One in six business owners set to work on Christmas day

Abigail Fenton
·3 min read
While many are getting a break over Christmas, small business owners will put in overtime. (Scott Graham/Unsplash)
While many are getting a break over Christmas, small business owners will put in overtime. Photo: Scott Graham/Unsplash

One in six small business owners are set to work on Christmas day, as the COVID-19 pandemic takes its toll on their livelihoods.

While many people across the UK will have some time off over Christmas, small business owners are having to work overtime. One in six (16%) will work Christmas Day, while a third (31%) plan to work Boxing Day, according to a survey of 6,000 by small business lenders Iwoca.

This extends to those who are parents too, with one in 10 putting in five days over the holiday period — Christmas Eve, Christmas Day, Boxing Day, New Year’s Eve and New Year’s Day.

What’s more, nearly a quarter (23%) of business owners will not buy any Christmas gifts for their family and friends this year.

More than than a third (35%) of those who are parents have had to cut back their spending on their children’s presents compared to pre-pandemic years, the survey found.

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“Christmas itself will of course be different for all of us, but it’s even more concerning that so many business owners are worried that they may not have a business to go back to in 2021,” said Seema Desai, chief operating officer of Iwoca.

“Christmas won't be an easy time for many business owners this year as they juggle to keep their businesses afloat while some will try to spend quality time with their families or loved ones.”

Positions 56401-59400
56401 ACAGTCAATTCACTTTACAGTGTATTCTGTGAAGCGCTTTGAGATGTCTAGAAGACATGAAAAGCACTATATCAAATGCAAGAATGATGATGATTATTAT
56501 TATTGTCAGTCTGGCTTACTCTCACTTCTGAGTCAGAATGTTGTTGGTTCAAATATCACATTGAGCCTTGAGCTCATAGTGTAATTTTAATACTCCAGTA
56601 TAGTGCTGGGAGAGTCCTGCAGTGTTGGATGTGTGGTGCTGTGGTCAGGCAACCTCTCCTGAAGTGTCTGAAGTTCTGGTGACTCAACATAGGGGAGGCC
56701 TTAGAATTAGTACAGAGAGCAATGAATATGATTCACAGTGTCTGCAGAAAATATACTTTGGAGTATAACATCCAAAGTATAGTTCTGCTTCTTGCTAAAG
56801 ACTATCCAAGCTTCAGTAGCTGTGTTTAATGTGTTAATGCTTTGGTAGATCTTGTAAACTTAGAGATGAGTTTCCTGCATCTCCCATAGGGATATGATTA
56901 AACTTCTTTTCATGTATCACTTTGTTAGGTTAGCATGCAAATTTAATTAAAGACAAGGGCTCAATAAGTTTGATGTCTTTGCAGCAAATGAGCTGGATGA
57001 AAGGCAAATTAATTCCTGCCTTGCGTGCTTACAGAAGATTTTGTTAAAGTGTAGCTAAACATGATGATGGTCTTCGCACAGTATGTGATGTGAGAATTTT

The research also found female business owners may be disproportionately impacted by the pandemic, as nearly half (47%) said they are worried they may have to close their business next year, compared to just over a third (35%) of men.

The holidays could be harder for female-led companies, with nearly a third (32%) of women planning to work extra hours in an attempt to compensate for the financial effects of the coronavirus crisis on their business. This is compared to a quarter of men.

Additionally, two in five (41%) female business owners said they will spend less time with their families this Christmas in order to focus on work, compared to a slightly smaller (39%) number of men.

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Daiga Ozolniece, who owns the Birmingham-based beauty salon Adelaine Beauty, explained that whether or not her business has to close down in January all depends on this Christmas period.

“It's a hard time for everybody now, but it’s especially tough for beauticians. People aren’t going out anymore so they don’t go and get their lashes or nails done. Walk-in clients are not allowed under the government rules, but the beauty industry relies on them,” she said.

“My family will spend this Christmas without me. I’ll be sitting in my salon until the last minute, waiting for clients. I’ll work on Christmas Day, Boxing Day — every day. Every penny counts.There are no presents this year — none at all. We’re barely coping with the bills.”

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